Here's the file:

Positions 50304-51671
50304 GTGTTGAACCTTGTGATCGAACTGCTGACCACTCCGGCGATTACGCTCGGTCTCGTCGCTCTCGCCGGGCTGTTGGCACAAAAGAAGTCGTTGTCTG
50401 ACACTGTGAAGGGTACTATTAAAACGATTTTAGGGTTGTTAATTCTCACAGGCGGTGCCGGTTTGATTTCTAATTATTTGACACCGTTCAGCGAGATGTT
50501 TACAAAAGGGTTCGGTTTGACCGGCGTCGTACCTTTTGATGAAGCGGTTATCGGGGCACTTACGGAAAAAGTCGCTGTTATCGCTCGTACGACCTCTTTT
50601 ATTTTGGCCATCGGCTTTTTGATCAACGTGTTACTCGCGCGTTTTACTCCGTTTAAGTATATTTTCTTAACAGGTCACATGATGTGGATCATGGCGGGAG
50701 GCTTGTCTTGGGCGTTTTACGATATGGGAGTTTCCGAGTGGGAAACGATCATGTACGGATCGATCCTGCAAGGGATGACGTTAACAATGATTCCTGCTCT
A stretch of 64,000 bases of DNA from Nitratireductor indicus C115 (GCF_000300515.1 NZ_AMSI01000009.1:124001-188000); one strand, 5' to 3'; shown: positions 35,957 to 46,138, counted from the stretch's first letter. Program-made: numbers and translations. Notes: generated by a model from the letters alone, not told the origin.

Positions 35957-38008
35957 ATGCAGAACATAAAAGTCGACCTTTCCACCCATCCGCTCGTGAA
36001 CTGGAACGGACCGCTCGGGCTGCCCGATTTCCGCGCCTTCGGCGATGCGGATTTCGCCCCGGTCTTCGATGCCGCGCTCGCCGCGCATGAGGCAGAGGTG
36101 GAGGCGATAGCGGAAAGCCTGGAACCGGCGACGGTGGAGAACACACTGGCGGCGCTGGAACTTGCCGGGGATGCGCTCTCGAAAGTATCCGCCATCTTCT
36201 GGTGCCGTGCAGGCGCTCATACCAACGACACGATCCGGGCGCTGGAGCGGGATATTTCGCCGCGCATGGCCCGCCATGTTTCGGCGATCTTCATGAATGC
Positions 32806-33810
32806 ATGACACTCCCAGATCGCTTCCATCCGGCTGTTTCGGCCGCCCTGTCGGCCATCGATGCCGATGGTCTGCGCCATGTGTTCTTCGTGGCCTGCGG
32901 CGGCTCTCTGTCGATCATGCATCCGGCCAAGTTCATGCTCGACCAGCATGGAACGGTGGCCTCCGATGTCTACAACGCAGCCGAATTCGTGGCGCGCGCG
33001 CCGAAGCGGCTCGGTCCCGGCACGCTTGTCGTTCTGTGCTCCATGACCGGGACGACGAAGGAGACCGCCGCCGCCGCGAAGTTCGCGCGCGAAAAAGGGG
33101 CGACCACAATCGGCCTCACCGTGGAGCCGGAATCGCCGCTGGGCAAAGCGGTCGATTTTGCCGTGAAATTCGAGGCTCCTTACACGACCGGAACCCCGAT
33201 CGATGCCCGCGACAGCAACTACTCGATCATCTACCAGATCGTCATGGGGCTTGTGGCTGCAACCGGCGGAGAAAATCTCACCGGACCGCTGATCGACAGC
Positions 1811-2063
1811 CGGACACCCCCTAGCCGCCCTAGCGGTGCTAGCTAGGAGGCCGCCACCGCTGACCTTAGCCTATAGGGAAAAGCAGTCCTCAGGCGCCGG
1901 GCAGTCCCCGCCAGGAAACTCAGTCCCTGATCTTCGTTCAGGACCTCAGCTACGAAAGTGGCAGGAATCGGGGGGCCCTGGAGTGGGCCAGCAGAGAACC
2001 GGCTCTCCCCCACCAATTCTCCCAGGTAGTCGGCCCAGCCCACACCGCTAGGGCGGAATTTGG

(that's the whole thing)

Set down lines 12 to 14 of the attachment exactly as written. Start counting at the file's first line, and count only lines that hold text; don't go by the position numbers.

36201 GGTGCCGTGCAGGCGCTCATACCAACGACACGATCCGGGCGCTGGAGCGGGATATTTCGCCGCGCATGGCCCGCCATGTTTCGGCGATCTTCATGAATGC
Positions 32806-33810
32806 ATGACACTCCCAGATCGCTTCCATCCGGCTGTTTCGGCCGCCCTGTCGGCCATCGATGCCGATGGTCTGCGCCATGTGTTCTTCGTGGCCTGCGG